Kansas City, Mo. Ned Yost was angry, that much was clear.
The Royals manager had watched his pop-gun offense fail to score through five innings, and felt his starting pitcher was getting squeezed. So Yost trundled out to the mound, waited for plate umpire Kerwin Danley to arrive and then uttered what must have been some mighty choice words.
Danley promptly tossed him from the game — and spared Yost from having to watch the rest of Kansas City’s 3-0 loss to the Houston Astros on Tuesday night.
“I lost my frustration,” Yost said afterward. “It’s mostly my fault.”
Well, he could probably heap some blame on Collin McHugh (3-3), who held the Royals to five hits in seven innings while striking out nine without a walk. And on Tony Sipp and Chad Qualls, who kept Kansas City from mounting any sort of comeback the final two innings.
Then again, maybe the blame belongs on the Kansas City offense.
“You don’t lose confidence, but you’re definitely frustrated. We definitely should be putting up a better fight,” said Eric Hosmer, who went 0 for 4. “As an offense as a whole, we should be putting up a better performance like that. We’re not getting job done right now.”
The Royals have been shut out four times already.
The only run Jeremy Guthrie (2-4) allowed came when Matt Dominguez followed up a pair of one-out walks to Dexter Fowler and Jason Castro with a single in the fourth inning. Houston added two more runs against Tim Collins in the eighth.
“Everyone has a different approach, but as a team we’re frustrated that we can’t go out there and play a little bit more consistently,” Guthrie said. “Sometimes we’ve just got to be able to go out there and made adjustments individually as well as collectively and make ourselves better.”
The Astros own the worst record in the AL, but have won four in a row on the road for the first time since taking six straight away from Minute Maid Park last May 29-June 3.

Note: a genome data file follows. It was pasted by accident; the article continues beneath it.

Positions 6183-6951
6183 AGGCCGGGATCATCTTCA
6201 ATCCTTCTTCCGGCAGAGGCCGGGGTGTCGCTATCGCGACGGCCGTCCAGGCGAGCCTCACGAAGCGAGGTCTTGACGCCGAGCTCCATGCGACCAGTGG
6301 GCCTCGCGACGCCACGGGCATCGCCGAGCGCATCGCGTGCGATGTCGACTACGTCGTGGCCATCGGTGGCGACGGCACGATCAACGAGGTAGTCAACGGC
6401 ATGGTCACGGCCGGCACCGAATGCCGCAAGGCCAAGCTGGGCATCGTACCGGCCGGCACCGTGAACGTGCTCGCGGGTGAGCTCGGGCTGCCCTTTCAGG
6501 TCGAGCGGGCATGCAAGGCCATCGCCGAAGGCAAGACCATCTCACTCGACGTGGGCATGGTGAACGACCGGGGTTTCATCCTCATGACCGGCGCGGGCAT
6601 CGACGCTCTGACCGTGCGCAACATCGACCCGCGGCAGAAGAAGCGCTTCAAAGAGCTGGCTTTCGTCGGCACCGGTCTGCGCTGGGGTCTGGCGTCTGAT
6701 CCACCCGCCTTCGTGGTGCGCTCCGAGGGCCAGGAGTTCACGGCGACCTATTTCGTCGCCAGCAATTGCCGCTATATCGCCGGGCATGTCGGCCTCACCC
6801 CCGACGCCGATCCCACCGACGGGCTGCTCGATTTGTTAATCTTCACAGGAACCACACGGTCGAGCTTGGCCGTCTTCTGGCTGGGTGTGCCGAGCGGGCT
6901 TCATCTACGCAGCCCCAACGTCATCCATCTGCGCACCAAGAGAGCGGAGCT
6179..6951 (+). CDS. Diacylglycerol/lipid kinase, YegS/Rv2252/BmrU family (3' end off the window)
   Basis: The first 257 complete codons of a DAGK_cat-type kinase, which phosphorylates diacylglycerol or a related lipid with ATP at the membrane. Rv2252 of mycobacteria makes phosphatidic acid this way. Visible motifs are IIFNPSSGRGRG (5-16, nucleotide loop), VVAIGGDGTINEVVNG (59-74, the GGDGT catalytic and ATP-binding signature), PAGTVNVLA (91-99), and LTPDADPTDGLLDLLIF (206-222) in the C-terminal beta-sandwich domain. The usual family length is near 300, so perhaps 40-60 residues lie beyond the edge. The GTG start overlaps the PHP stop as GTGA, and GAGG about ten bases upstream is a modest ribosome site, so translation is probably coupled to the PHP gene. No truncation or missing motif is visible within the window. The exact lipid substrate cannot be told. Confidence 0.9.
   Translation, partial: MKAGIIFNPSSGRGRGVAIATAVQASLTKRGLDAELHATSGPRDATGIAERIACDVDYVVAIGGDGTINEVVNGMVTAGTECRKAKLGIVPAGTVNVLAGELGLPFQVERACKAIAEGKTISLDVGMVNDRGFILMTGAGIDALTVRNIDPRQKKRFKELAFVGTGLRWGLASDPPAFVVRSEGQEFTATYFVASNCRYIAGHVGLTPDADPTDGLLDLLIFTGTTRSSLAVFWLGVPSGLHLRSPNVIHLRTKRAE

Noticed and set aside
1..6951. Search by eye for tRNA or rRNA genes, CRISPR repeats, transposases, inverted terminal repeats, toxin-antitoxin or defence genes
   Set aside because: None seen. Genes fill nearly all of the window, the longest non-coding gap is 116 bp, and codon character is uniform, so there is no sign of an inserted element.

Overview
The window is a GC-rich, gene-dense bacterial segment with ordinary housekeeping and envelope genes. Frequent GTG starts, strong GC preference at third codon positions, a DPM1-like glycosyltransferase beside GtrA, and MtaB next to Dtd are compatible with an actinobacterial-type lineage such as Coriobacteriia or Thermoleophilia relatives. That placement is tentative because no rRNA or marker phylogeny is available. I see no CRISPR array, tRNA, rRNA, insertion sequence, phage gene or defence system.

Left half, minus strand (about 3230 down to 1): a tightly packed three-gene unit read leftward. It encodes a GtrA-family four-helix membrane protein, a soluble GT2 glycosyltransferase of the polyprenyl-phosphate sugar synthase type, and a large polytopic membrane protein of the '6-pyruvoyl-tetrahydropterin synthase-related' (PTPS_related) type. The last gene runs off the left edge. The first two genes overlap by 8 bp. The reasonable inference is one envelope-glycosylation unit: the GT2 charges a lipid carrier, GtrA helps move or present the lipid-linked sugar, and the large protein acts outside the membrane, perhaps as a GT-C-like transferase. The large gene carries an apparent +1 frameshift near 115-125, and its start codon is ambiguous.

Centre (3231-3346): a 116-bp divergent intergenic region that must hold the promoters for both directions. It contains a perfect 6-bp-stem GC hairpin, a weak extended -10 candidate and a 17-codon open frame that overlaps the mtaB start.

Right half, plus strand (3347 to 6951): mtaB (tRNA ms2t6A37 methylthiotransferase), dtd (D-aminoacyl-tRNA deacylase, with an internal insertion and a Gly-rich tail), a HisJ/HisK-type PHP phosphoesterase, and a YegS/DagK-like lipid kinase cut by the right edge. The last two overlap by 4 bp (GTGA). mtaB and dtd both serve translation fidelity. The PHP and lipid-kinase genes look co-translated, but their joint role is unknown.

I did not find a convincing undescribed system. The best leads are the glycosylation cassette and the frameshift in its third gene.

Guthrie left after allowing seven hits and three walks in six innings. The right-hander dodged plenty of trouble, inducing double-play grounders in the third and fifth, but still got stuck with his fourth straight loss. His last win came April 9 against Tampa Bay.
During a nine-start winless streak, Guthrie has allowed just one run on three occasions.
“As an offense right now, we’ve got to find a way to get it done,” Hosmer said. “We’re just simply not doing it right now. We’ve got to figure out a way to produce runs and do what we can cause the pitching staff is doing way too well right now to be giving them this kind of run support. We’ve just got to flat out figure a way to get it done.”
Sort of like McHugh and the Astros did Tuesday night.
McHugh stranded a runner at third base in the second inning and runners at second and third in the fifth, but otherwise cruised through the Kansas City lineup. Designated hitter Billy Butler and shortstop Alcides Escobar each struck out twice, and leadoff hitter Nori Aoki went 0 for 4.
Just about the only thing that didn’t go right for Houston was the end of rookie George Springer’s homer streak. He had gone deep in four straight games, and after hitting two flyballs to the warning track Tuesday night, finished 1 for 4 with a weakly hit single.
“I mean, I think we’re playing hard,” said McHugh, who is already on his third big league team in three seasons. “We’re coming to play every day, and we’re putting together a few games here.”